Mr. Patrick O’Donovan T.D., Minister of State with responsibility for the Office of Public Works (OPW), has called on the public to act with care, and visitors to heritage sites such as St Stephen’s Green, to respect this important historic heritage site.
The Minister made the appeal following scenes in the Dublin park yesterday afternoon, when in a desperate attempt to limit gatherings, the bandstand was fenced off just two days beforehand. Only for a group of people gained access to the Victorian bandstand. The fencing was done for health and safety reasons and in order to assess the fragile historic structure following incidents of reckless anti-social behaviour in this location over the previous days
But with mixed messaging and mixed actions from councils, T.Ds and Ministers. The scenes pictured a number of days ago, were to be expected.
Minister O’Donovan acknowledged that: “As a society, we have all endured a huge amount in the past months and we are understandably eager to enjoy the outdoors now that brighter days have arrived.”
“However, this is no excuse for damaging historic structures and displaying reckless behaviour as we have witnessed yesterday and in the past days at the bandstand in St Stephen’s Green. Covid-19 is still circulating in the community and to protect the progress we have made, basic health measures still apply outdoors, including avoiding crowds and keeping your distance.”
Minister O’Donovan concluded:
“We want visitors to enjoy the beautiful surrounds of the park this weekend, but we appeal to the public to respect this important heritage site and its historic features, to be mindful of other visitors in the park and to respect our OPW staff. The Green is an oasis in the city centre and I would ask you to help us keep it that way so everybody can enjoy it.”
The Limerick Minister’s role as Minister in the Office of Public Works, is to protect and preserve Ireland’s national heritage for this and future generations. Dublin’s St Stephen’s Green is a National Monument in the offices care, which contains a number of important historic sculptures and features, including the Victorian bandstand.
The bandstand became a place where groups were crowding in, oblivious to public health guidelines and social distancing, and posing a risk to themselves and others by climbing the slender steel supports that hold the bandstand’s roof. To prevent accidents and to assess the bandstand’s structural integrity, the OPW took the decision to fence off the historic bandstand. But the Dept did note that the area fenced off represents approximately 0.05% of the park’s 22 acres, all of which continue to remain open to the public for recreational purposes. But the image of fencing off portions in a public park, was only going to have one sort of reaction, build it, and they will come.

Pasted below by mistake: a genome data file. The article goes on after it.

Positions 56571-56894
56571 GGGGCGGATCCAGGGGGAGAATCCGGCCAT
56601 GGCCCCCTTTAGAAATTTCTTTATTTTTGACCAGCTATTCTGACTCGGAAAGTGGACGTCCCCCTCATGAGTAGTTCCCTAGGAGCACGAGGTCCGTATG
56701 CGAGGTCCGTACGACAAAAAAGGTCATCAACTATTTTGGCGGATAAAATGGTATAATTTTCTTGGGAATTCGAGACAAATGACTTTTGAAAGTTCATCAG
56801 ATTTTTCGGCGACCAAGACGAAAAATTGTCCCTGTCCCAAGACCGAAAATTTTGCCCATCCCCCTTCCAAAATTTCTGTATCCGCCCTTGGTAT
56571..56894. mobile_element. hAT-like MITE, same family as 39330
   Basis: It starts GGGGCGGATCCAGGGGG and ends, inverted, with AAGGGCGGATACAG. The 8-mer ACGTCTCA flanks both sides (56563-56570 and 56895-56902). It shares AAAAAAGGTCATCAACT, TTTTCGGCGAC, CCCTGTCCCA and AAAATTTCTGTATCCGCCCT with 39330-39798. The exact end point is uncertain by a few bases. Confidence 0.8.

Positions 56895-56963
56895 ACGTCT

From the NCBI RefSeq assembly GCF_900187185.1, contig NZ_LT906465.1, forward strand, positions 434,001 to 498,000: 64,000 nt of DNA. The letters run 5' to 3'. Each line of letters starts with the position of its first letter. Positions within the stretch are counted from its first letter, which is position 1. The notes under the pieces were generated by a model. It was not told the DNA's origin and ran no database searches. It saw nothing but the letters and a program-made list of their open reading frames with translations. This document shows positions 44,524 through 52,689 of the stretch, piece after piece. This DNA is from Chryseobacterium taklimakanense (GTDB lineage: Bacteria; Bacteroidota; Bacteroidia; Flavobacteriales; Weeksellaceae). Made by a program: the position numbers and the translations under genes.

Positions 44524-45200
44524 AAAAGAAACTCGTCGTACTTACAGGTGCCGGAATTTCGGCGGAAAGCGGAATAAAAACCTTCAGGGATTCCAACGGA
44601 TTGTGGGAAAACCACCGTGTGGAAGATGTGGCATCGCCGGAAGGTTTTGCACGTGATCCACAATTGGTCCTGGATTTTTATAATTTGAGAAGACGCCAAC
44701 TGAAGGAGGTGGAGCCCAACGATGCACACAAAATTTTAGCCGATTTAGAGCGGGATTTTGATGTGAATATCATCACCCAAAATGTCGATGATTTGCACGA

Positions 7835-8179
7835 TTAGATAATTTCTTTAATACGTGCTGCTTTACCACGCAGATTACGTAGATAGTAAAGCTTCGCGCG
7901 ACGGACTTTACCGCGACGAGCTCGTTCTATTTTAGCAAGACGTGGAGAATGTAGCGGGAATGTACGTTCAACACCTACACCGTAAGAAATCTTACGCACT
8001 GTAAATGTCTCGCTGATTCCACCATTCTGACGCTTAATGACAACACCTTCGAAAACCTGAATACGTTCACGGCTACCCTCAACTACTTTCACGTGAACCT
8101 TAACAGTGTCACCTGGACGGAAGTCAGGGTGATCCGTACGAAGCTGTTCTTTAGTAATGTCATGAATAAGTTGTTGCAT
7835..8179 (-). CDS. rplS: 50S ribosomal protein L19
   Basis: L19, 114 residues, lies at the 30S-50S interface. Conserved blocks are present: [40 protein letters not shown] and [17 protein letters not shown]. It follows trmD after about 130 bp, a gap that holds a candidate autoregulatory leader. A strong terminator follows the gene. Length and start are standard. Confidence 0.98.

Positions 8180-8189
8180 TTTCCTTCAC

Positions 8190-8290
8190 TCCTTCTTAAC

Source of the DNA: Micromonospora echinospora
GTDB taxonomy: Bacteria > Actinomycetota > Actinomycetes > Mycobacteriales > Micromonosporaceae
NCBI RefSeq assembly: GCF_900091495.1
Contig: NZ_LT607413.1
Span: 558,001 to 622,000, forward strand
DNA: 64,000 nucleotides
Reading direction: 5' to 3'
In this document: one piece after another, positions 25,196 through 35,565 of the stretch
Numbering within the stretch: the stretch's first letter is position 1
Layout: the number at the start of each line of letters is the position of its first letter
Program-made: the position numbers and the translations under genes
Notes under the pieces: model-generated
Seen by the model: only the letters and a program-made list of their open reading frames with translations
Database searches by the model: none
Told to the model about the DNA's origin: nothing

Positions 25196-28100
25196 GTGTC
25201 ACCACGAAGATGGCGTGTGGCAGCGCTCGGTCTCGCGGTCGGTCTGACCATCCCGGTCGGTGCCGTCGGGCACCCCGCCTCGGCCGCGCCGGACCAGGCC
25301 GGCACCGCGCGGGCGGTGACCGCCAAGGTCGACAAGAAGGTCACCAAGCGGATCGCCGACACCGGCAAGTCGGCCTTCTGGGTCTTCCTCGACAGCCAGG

Throughout lockdown, the OPW have said they have kept the parks and gardens it manages in cities and the country open wherever it was possible – including Dublin’s St Stephen’s Green – providing important amenities for citizen’s wellbeing in a difficult time. Since the careful and gradual easing of restrictions in late April, the OPW has been able to open more historic heritage sites and has actively incentivised people to come and enjoy them by waiving any admission fees where they applied before at our heritage sites. They say they are working together with the Department of Arts, Tourism, Culture and Arts to facilitate test concerts in two of the OPW’s parks in June, and many of our sites are offering exhibitions and are planning events to contribute towards an enjoyable summer for locals and visitors in a safe environment.
This fencing incident will be a misguided step, and a not easily forgotten one, in a time where the trust between the officials, in slowly but surely easing the island back into normality, with the public, that with incidents like these, will have growing concerns and legitimacy ,that such trust is only a one way street.